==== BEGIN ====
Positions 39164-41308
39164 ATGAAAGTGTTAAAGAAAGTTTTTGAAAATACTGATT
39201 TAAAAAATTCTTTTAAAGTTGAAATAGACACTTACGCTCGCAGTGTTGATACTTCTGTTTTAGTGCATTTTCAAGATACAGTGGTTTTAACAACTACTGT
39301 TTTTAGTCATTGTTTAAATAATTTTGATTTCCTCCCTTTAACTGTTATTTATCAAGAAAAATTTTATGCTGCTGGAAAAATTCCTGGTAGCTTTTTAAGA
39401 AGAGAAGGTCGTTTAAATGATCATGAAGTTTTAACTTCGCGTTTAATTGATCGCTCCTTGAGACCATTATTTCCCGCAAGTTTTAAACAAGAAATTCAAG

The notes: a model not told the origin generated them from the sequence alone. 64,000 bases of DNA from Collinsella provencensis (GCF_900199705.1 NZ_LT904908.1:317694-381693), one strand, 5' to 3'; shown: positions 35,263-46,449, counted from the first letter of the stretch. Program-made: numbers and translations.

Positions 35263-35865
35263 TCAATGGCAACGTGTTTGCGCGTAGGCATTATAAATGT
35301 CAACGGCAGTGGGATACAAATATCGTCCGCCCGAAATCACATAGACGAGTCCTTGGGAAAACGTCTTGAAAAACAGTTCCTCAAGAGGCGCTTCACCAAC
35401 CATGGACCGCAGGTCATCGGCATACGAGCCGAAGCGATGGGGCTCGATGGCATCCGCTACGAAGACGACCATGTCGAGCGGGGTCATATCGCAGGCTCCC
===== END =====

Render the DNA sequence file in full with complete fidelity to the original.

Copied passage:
Positions 39164-41308
39164 ATGAAAGTGTTAAAGAAAGTTTTTGAAAATACTGATT
39201 TAAAAAATTCTTTTAAAGTTGAAATAGACACTTACGCTCGCAGTGTTGATACTTCTGTTTTAGTGCATTTTCAAGATACAGTGGTTTTAACAACTACTGT
39301 TTTTAGTCATTGTTTAAATAATTTTGATTTCCTCCCTTTAACTGTTATTTATCAAGAAAAATTTTATGCTGCTGGAAAAATTCCTGGTAGCTTTTTAAGA
39401 AGAGAAGGTCGTTTAAATGATCATGAAGTTTTAACTTCGCGTTTAATTGATCGCTCCTTGAGACCATTATTTCCCGCAAGTTTTAAACAAGAAATTCAAG

The notes: a model not told the origin generated them from the sequence alone. 64,000 bases of DNA from Collinsella provencensis (GCF_900199705.1 NZ_LT904908.1:317694-381693), one strand, 5' to 3'; shown: positions 35,263-46,449, counted from the first letter of the stretch. Program-made: numbers and translations.

Positions 35263-35865
35263 TCAATGGCAACGTGTTTGCGCGTAGGCATTATAAATGT
35301 CAACGGCAGTGGGATACAAATATCGTCCGCCCGAAATCACATAGACGAGTCCTTGGGAAAACGTCTTGAAAAACAGTTCCTCAAGAGGCGCTTCACCAAC
35401 CATGGACCGCAGGTCATCGGCATACGAGCCGAAGCGATGGGGCTCGATGGCATCCGCTACGAAGACGACCATGTCGAGCGGGGTCATATCGCAGGCTCCC